I think it's fine to bring them—to write notes to yourself. Again, so long as you don't open your portfolio and you're just reading what you've written. I think what happens is, and again I can speak from personal experience, you end up getting nervous and you end up forgetting your questions and that's not a very good impression. A good interviewee always has questions to ask an interviewer. It shows that you're interested, it shows that you've done your research on the company, and so on. So I think it's fine to write some of those down ahead of time, and that's what we suggest to students that they do.

Regarding dress code, obviously, a position at an accounting firm might be different from a position at a Macy's or a Kohl's. Do you think students should always wear suits these days?

Always. Yes. To me, that's a point that should not be debated. I think a student to an interview, regardless of what the position is, and I'm talking about professional positions here, that either internships or full-time positions, a suit always. A tie for a man. A belt. Shined shoes. Socks that match your suit. The shirt is ironed. Your suit is ironed. It's freshly pressed.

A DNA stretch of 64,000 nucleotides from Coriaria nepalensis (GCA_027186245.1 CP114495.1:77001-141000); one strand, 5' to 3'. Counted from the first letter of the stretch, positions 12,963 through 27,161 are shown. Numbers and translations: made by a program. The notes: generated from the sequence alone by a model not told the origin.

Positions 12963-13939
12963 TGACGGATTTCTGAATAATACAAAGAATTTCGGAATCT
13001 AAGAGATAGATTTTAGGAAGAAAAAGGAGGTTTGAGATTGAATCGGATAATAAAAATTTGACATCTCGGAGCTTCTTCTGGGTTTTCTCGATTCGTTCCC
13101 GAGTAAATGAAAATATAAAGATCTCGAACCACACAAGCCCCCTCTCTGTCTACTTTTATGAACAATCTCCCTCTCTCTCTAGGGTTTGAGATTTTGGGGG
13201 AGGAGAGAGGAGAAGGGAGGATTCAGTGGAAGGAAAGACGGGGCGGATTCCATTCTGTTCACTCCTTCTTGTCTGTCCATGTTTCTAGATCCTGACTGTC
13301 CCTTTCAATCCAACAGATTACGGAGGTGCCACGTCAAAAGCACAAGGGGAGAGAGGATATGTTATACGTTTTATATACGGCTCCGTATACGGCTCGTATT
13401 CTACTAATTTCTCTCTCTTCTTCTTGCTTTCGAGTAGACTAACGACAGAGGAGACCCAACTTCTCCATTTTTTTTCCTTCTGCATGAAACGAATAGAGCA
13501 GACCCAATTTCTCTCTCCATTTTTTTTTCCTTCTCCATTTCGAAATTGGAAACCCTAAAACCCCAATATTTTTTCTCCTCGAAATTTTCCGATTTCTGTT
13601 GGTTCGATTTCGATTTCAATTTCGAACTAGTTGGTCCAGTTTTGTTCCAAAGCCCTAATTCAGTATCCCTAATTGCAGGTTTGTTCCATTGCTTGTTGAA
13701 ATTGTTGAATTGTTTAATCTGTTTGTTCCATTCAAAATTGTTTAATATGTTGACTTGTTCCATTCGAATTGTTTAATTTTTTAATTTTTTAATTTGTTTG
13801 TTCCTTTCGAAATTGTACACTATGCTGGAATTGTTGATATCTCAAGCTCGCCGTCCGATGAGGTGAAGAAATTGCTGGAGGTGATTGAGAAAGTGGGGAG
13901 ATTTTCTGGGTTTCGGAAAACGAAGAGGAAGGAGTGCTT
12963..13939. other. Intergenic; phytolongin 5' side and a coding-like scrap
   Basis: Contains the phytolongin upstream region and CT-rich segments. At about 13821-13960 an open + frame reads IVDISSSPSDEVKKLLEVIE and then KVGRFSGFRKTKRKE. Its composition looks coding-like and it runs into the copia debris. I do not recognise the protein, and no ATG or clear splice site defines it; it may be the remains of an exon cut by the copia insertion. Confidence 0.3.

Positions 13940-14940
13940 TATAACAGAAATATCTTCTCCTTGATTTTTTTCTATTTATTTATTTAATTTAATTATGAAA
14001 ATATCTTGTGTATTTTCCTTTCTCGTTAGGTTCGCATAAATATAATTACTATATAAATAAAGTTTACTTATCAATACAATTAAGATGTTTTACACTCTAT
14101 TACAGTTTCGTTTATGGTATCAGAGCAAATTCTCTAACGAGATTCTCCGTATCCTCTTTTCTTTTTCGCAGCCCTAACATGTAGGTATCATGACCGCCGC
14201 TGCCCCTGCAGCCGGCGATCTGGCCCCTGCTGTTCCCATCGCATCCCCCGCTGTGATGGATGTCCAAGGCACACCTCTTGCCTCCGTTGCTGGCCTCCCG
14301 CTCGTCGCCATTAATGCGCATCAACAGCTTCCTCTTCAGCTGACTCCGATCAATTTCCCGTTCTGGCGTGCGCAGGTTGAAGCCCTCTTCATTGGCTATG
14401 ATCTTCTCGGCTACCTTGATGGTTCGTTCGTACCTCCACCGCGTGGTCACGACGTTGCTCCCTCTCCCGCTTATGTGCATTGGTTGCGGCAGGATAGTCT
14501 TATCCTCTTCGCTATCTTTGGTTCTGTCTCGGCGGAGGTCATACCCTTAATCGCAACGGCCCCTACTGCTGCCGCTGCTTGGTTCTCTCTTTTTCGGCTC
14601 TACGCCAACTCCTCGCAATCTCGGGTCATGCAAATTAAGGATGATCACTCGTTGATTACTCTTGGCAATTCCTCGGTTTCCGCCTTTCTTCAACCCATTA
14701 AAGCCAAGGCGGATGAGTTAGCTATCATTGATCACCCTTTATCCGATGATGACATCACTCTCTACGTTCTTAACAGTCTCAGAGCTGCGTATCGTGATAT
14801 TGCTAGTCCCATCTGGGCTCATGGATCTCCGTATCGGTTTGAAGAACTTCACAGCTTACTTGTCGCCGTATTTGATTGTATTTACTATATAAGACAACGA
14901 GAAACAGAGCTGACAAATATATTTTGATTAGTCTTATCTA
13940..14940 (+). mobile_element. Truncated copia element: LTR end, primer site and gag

For a female, a suit, no gaudy earrings. For men and women, minimal perfume. Our interview rooms—we have 21 of them—tend to be quite small, and so we recommend not putting on a whole lot of perfume.

    Before it's here, it's on the Bloomberg Terminal.